In canto XVIII of Paradise Dante and Beatrice ascend to the sixth heaven, that of Jupiter, where they see a large number of radiant souls – the souls of the Just – which move around forming letters of the alphabet so as to write in the sky a sentence which is a direct admonition to earth-bound governments: “Diligite iustitiam qui iudicatis terram”. Other shining spirits then descend in order to arrange themselves into the last M of the writing, gradually changing it into the figure [...]
Paradiso, Canto XIX, verses 115-148 Translation by John Ciardi There shall be seen among the works of Albert, that deed the moving pen will soon record by which Bohemia shall become a desert. There shall be seen the Seine’s grief for the sin of that debaser of the currency whose death is waiting for him in a pig’s skin. There shall be seen the pride whose greed confounds the mad Scot and the foolish Englishman who cannot stay within their proper bounds. There, the [...]
We must assume that Dante’s knowledge of Portugal was slight. The Poet only speaks of it at one point of the Divine Comedy in the place which includes – ungenerously – among the bad Christian European monarchs the king Denis the Farmer (Dom Diniz o Lavrador) who reigned over Portugal from 1279 to 1325.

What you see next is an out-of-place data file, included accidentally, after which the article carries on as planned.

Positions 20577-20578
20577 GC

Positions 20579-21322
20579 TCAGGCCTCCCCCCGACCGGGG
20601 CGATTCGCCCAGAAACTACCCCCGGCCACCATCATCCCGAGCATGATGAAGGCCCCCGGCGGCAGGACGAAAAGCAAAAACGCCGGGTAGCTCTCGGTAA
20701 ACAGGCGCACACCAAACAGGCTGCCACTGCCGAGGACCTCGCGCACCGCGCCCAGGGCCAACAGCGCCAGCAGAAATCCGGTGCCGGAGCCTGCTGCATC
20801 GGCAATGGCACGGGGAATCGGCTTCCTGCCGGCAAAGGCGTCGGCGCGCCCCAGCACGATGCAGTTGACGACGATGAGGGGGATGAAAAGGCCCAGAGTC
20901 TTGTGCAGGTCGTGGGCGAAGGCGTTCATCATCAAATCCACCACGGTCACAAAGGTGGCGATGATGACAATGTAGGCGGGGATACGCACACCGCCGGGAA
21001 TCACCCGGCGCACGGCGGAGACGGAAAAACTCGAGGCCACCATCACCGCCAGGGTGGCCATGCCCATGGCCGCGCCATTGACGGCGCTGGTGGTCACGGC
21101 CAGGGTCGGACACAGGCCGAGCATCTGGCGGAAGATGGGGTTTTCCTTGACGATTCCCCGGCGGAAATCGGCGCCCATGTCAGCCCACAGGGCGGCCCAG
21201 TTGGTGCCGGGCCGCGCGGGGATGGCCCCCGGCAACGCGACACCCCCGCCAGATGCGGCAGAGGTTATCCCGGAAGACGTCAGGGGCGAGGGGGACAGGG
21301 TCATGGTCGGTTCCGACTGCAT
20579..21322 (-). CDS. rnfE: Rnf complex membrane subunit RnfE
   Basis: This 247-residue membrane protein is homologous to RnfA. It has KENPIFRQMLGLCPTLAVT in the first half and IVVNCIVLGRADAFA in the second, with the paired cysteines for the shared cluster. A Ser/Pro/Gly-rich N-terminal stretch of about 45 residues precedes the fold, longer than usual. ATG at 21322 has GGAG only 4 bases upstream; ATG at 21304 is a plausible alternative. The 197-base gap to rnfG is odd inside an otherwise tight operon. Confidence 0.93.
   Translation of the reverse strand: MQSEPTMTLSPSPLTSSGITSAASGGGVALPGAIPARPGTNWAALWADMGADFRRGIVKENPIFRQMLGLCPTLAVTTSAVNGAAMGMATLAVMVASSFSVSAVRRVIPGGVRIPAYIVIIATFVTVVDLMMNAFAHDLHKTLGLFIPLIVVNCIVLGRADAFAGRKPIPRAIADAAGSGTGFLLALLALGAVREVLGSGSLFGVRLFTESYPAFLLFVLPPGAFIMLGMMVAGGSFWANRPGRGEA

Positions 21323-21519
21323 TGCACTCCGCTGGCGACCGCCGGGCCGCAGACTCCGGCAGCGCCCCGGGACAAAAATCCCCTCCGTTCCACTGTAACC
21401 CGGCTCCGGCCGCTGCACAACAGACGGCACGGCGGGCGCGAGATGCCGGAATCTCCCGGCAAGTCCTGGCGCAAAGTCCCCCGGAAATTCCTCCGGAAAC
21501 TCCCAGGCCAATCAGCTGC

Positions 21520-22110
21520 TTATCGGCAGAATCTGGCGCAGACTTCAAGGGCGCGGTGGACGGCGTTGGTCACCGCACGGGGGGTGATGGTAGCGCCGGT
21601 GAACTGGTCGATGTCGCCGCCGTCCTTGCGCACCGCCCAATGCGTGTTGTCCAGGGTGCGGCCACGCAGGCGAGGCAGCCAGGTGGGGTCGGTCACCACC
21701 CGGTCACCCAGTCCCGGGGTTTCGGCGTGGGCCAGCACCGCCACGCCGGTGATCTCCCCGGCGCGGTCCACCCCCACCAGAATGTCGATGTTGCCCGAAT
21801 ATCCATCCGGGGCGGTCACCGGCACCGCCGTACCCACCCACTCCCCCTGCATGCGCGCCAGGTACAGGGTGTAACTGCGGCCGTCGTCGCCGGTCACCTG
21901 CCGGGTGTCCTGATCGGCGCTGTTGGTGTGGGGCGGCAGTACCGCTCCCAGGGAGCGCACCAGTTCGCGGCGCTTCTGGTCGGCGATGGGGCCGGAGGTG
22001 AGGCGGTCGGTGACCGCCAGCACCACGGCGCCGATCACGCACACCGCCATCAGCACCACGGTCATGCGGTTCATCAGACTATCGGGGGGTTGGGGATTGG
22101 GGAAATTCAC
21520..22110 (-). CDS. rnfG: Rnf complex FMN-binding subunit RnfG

Translation in blanc hendecasyllables by Francisco Bonifácio de Abreu (Barra 1819 — Rio de Janeiro 1887), baron [barão] of Vila da Barra, Brazilian physician, member of Parliament and poet. First edition published in Rio de Janeiro in 1888. Barão da Villa da Barra, 1888, Frontespizio Barão da Villa da Barra, 1888, incipit dell'Inferno
Translation in terza rima di José Pedro Xavier Pinheiro (1822 – 1882), Brazilian man of letters. First edition of the Inferno published at Rio de Janeiro in 1888.
Translation in tercets by José Pedro Xavier Pinheiro, as above. First edition of the entire poem published in Rio de Janeiro in 1907.
Translation in terza rima of Domingos Ennes, Portuguese italianist of the XIX century. Edition published at São Paulo in 1947 (the first edition was published at Lisbon in 1887). Illustrated by Gustave Doré.
Translation in terza rima by Ermes Culòs, Friulian from San Giovanni di Casarsa, emigrant in Canada, who translated into his native tongue a number of classics. This edition of the Hell, illustrated by Gustave Doré, was made accessible online in 2006,